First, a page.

Lottery Tickets…are they really a good Christmas gift? — December 8, 2011

Lottery Tickets…are they really a good Christmas gift?

So the Mass Lottery (like many other states, I presume) is currently advertising for people to buy lottery tickets for Christmas.  You can buy them as last minute gifts for the holiday parties you are too busy to truthfully prepare for.  Get them for people you don’t know what to get for them.  Yankee Swap/White Elephant.  Stocking stuffers.  Etc.

But my question is, are lottery tickets really a good gift at Christmas?

I mean, not much thought goes into getting them.  And if the tickets aren’t winners, how lame is that?  And if one of the tickets wins big, then what?  Isn’t the person who bought the ticket entitled to the winnings?  Would the receiver of the lotto share the loot?  I see this scenario causing much more holiday jeer than cheer.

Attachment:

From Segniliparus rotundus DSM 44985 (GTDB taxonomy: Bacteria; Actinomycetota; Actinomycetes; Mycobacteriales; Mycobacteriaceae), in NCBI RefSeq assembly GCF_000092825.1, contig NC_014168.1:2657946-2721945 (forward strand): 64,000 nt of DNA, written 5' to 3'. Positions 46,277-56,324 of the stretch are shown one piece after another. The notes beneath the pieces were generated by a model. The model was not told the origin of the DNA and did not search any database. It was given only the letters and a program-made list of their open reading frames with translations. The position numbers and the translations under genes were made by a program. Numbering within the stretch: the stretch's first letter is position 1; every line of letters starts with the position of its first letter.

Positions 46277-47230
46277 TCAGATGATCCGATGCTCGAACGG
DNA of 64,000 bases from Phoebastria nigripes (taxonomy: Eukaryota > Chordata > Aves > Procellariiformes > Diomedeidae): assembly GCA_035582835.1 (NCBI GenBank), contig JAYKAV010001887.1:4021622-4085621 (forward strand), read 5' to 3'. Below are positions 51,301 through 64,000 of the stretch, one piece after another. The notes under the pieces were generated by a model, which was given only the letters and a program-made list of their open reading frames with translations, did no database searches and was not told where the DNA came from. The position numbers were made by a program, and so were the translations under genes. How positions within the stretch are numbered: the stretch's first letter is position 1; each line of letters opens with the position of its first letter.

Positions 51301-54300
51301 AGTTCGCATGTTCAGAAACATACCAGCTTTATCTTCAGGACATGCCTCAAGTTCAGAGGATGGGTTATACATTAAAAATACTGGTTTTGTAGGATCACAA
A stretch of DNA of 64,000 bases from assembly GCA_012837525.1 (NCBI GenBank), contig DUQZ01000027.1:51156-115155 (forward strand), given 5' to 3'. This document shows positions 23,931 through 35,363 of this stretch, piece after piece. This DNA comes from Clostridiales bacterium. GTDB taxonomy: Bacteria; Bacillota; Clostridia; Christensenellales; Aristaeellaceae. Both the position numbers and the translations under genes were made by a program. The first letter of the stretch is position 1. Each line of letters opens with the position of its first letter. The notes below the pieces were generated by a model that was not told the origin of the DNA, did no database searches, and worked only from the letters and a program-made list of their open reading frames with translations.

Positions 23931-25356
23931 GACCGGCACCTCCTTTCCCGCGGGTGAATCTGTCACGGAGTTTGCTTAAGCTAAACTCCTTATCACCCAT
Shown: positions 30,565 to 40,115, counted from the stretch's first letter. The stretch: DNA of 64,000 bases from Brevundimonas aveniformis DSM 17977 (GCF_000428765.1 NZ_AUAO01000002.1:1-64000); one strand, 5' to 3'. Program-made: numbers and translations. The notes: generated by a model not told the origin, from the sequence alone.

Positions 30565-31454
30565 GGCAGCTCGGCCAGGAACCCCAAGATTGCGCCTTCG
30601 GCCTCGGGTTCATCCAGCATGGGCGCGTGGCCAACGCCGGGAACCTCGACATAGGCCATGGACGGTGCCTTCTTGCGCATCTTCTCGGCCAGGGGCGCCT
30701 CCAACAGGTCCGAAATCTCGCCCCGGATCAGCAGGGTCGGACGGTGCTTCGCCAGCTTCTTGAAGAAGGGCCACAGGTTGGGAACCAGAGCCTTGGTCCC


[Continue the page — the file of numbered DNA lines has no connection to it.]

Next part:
Favorite Christmas Specials — December 4, 2011

Favorite Christmas Specials

Okay, so the Halloween candy and Thanksgiving turkey are eaten, and is now time  for comical or touching holiday specials.  I know there are already lists of great TV shows, movies, books…whatever.  But they’re wrong. 
Here’s my list of beloved holiday entertainment, starting with the first two best Christmas movies ever:

A Christmas Story.

“Iz shtuhhh!  Iz shtuuUUUUHHHHHH!”  This “dreaded” Triple-dog Dare to his friend was one of many fantastic moments of young Ralphie, who wants nothing more than a Red Rider BB Gun for Christmas.  Yet everyone tells him: